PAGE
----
On Dec. 20, 2017, the U.S. District Court for the District of Columbia vacated key provisions of the Equal Employment Opportunity Commission’s (EEOC) final rules for employer-sponsored wellness plans. However, to avoid disruption to employers, the court stayed its ruling until Jan. 1, 2019.
Harassment is a form of employment discrimination that may violate federal laws like Title VII of the Civil Rights Act, the Age Discrimination in Employment Act and the Americans with Disabilities Act. The Employment Opportunity Commission (EEOC) issued a list of best practices for employers to use in their workplaces to prevent harassment. According to the EEOC, the following five core principles have generally proven effective in preventing and addressing harassment.
The Americans with Disabilities Act (ADA) applies to a lot of organizations—all public employers and any private employer with 15 or more employees. Nevertheless, there’s a lot of confusion about what the law requires and what its terms entail. A big reason for this confusion is the language of the law itself; the ADA speaks of nebulous concepts like undue hardship and reasonable accommodation. Words like undue and reasonable are by their nature open to some interpretation, which is not exactly a comfort to employers.
Fortunately, while there’s no getting completely around the inherent ambiguity of the ADA, employers can feel confident in their application of the law by reviewing and understanding its most important concepts. In this article, we’re going to define and analyze the terms disability, undue hardship, reasonable accommodation, and interactive process. These are the big four terms to know.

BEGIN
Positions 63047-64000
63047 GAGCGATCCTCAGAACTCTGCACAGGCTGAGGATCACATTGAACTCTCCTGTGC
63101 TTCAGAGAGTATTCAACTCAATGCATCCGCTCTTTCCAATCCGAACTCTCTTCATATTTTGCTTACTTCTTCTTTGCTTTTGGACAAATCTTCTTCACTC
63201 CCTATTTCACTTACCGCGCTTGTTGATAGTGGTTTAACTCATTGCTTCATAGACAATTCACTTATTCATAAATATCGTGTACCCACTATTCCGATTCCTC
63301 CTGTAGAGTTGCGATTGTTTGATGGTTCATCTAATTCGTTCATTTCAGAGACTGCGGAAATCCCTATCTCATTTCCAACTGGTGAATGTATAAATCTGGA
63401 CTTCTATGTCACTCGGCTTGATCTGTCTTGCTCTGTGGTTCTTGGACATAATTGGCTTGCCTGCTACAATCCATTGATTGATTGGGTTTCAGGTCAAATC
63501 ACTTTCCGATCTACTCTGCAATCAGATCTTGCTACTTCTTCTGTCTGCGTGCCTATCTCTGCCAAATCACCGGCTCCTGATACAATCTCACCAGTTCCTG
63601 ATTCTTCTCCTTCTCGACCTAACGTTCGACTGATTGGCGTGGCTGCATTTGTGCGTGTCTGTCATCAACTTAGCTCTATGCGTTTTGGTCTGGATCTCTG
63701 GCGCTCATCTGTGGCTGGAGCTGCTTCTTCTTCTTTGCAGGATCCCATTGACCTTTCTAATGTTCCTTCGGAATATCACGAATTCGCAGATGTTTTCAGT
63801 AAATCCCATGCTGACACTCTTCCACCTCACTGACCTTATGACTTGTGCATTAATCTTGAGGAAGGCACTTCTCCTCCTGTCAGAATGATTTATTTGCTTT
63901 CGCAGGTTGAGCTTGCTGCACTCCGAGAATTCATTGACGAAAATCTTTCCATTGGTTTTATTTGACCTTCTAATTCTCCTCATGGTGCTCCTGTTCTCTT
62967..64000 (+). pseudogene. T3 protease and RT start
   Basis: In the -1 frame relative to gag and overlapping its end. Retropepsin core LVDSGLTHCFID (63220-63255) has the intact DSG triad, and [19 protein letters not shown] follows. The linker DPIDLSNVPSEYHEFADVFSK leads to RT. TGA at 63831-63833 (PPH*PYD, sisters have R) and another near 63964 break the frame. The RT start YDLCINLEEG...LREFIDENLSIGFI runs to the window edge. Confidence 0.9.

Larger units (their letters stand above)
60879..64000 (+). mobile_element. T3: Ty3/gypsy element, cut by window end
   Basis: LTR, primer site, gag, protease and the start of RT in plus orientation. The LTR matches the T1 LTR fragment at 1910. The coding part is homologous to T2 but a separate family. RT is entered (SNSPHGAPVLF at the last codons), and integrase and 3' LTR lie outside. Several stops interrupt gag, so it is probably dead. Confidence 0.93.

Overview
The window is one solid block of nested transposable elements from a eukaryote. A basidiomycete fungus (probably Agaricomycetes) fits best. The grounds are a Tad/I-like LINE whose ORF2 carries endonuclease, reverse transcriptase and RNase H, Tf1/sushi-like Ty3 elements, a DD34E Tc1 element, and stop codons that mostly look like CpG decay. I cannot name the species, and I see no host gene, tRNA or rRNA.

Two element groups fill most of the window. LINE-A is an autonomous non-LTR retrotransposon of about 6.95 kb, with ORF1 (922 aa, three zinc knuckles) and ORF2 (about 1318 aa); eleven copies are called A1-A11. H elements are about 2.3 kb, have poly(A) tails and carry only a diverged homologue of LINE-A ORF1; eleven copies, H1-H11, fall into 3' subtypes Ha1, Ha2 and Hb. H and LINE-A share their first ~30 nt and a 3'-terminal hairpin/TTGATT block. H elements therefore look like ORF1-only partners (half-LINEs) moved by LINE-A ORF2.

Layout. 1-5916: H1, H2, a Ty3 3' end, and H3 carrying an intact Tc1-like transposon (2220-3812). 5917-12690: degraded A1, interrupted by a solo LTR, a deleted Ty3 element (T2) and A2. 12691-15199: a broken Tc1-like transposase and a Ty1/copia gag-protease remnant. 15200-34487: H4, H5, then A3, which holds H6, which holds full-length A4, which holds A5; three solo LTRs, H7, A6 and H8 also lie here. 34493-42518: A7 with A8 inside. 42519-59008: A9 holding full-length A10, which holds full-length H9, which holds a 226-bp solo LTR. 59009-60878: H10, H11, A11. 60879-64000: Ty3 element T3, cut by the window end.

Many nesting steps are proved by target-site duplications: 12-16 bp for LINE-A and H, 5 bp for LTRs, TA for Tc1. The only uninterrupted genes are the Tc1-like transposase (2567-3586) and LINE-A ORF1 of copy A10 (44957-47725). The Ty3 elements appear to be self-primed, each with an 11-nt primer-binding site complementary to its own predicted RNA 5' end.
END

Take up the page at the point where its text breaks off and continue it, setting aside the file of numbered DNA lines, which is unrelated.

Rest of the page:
The U.S. District Court for the District of Columbia has directed the Equal Employment Opportunity Commission (EEOC) to reconsider its final wellness rules under the Americans with Disabilities Act (ADA) and the Genetic Information Nondiscrimination Act (GINA).
The final rules allow employers to offer wellness incentives of up to 30 percent of the cost of health plan coverage. The court held that the EEOC failed to provide a reasonable explanation for adopting the incentive limit. Rather than vacating the final rules, the court sent them back to the EEOC for reconsideration.
Employees may need to take time off from work for various reasons, including for their own medical situations or family emergencies. Federal and state leave laws require employers to provide employees with leave in certain situations.
In May 2016, the Equal Employment Opportunity Commission (EEOC) finalized rules for employer-sponsored wellness programs under the Americans with Disabilities Act (ADA) and the Genetic Information Nondiscrimination Act (GINA).
Upon return from Family and Medical Leave Act (FMLA) leave, an employee must be restored to his or her original position or to an equivalent position with equivalent pay, benefits, and other terms and conditions of employment. An employee is entitled to reinstatement even if he or she was replaced during the leave or if the employee’s position was restructured to accommodate his or her absence. However, there are circumstances under which reinstatement is not required.